Just as we have failed to notice that war among great powers has become a sunset industry, we may also have failed to notice that there may be a correlation between diminishing wars and rising multilateralism. Figures 1.7 and 1.8 suggest a correlation between multilateralism and declining war deaths.

The obvious question to ask is, why should there be a correlation between the two trends or between trade and war fatalities? The simple answer is that wars happen when two countries fail to communicate with each other. The lack of contact also allows each country to demonize the other. Multilateralism does the opposite. It brings people together and increases both communication and understanding. And it is particularly helpful when leaders meet face to face. This is why the proliferation of leaders’ meetings is a positive global phenomenon that should be encouraged. In the Cold War, American and Soviet leaders rarely met each other even though a miscalculation by either could have destroyed the world. By contrast, the leaders of America and China meet regularly, especially in forums like the UN, the G-20, and the East Asian Summit. Neither the G-20 nor the East Asian Summit existed a decade ago.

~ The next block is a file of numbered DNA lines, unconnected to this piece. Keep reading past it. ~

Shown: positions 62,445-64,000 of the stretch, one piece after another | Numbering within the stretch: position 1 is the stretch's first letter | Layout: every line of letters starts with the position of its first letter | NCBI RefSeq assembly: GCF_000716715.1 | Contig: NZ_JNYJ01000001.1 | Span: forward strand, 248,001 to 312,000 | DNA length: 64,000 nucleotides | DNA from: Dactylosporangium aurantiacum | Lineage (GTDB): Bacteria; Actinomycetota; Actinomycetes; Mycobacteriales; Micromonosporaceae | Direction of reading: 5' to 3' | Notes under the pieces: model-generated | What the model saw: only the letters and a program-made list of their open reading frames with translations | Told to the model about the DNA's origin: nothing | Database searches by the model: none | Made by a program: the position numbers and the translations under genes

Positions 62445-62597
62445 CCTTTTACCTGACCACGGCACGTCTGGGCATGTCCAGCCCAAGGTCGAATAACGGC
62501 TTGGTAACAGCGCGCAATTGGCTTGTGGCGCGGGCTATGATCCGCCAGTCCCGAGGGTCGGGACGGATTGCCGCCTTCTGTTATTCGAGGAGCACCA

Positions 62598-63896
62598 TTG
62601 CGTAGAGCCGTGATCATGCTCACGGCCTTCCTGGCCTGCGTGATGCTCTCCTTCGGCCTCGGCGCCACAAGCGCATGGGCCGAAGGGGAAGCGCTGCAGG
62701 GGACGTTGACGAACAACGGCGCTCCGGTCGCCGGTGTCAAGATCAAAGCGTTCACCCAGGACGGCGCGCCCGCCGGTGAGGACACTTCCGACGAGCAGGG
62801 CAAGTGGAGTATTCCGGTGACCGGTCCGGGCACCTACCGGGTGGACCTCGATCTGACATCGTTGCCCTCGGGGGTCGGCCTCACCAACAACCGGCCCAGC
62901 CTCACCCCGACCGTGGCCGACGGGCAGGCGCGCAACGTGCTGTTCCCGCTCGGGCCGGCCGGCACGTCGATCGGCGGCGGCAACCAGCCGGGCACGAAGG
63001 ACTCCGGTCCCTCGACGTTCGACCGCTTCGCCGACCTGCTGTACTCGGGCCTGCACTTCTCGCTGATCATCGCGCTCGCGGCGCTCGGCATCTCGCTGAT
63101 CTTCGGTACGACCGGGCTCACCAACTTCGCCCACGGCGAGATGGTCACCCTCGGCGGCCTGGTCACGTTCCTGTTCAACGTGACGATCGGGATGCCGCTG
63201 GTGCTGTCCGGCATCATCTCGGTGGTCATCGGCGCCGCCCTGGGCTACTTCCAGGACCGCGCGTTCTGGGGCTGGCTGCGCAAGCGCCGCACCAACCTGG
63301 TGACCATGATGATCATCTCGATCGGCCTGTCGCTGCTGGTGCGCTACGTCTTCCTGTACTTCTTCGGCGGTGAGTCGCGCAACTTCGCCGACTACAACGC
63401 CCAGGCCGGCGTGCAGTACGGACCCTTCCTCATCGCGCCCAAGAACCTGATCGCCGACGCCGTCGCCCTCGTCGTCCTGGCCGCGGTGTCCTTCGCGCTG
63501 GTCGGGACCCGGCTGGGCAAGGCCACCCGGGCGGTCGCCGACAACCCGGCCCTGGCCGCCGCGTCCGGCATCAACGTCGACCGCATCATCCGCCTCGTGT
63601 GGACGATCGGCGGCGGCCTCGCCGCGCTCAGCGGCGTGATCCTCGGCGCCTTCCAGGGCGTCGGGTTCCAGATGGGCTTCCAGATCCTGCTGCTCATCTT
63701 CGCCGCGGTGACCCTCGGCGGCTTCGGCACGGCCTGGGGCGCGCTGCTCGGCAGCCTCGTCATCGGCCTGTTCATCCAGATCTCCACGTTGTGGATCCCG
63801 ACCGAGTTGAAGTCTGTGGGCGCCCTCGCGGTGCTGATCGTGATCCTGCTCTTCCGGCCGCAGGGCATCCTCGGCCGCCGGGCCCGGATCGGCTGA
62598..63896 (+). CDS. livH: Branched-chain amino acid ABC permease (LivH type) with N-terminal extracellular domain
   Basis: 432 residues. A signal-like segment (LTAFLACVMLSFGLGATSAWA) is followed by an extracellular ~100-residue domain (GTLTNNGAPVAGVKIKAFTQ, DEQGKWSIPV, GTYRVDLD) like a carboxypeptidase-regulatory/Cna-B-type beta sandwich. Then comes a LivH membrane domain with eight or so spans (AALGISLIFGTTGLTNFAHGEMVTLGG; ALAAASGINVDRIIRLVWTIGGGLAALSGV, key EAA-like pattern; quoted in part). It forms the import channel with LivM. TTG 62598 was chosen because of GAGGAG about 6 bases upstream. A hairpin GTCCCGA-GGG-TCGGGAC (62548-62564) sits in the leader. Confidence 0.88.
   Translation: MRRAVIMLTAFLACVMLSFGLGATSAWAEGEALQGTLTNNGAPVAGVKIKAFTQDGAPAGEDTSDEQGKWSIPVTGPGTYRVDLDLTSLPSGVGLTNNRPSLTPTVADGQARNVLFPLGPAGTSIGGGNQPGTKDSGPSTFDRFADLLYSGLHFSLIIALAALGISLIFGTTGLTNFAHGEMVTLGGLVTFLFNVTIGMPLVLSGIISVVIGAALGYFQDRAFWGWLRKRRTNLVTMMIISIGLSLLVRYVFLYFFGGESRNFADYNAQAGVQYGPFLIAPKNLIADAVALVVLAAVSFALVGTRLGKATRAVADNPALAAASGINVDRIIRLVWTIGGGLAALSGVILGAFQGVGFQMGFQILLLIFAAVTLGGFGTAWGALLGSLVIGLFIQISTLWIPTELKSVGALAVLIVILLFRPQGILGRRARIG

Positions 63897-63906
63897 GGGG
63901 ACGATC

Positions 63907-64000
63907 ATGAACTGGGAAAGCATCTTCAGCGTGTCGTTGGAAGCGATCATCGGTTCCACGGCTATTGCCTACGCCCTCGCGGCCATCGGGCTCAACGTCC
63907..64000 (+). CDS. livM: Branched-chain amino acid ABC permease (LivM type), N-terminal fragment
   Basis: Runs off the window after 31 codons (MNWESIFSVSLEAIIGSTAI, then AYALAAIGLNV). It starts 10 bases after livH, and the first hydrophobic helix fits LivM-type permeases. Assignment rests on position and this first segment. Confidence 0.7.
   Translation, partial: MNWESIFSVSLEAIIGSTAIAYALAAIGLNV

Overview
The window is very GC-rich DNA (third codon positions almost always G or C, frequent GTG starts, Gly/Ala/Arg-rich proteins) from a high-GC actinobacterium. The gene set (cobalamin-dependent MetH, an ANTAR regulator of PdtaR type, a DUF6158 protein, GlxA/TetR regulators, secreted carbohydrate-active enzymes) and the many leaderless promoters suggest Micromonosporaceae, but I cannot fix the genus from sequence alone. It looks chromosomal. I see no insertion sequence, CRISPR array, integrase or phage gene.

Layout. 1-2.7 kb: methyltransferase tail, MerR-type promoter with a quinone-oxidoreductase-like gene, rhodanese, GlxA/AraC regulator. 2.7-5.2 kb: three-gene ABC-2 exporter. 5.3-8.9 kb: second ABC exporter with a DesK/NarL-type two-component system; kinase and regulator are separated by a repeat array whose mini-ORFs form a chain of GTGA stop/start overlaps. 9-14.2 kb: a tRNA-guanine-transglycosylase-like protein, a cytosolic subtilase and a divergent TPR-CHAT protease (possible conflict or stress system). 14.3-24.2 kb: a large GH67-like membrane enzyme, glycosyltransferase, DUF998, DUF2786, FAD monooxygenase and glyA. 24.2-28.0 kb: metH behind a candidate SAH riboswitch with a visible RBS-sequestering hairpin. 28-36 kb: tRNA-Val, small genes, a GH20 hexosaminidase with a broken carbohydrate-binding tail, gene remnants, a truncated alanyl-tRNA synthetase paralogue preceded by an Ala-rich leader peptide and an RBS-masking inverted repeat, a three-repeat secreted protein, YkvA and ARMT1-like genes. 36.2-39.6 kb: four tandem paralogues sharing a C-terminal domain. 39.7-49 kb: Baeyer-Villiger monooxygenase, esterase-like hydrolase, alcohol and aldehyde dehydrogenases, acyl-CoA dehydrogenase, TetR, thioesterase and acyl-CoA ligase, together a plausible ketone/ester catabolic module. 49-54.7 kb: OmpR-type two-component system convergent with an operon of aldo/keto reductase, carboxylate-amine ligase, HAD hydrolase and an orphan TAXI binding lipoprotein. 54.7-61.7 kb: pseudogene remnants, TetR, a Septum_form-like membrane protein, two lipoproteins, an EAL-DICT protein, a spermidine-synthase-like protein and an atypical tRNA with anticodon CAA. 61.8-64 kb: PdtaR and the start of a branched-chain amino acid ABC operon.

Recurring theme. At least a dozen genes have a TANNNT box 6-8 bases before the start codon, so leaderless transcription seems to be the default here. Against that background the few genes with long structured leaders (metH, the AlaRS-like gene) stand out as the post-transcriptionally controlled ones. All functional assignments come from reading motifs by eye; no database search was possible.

I have served twice as ambassador from Singapore to the UN, from 1984 to 1989 and from 1998 to 2004. I experienced firsthand how a sense of community could develop among people coming from all over the world. Hence, I could develop close friendships with the ambassadors of Brazil and Saudi Arabia, Mongolia and Namibia, to name just four very different countries. The skeptic will immediately retort that ambassadors are functionally designed to make friends across borders. That is true. But it is equally true that these friendships produce benefits for the world.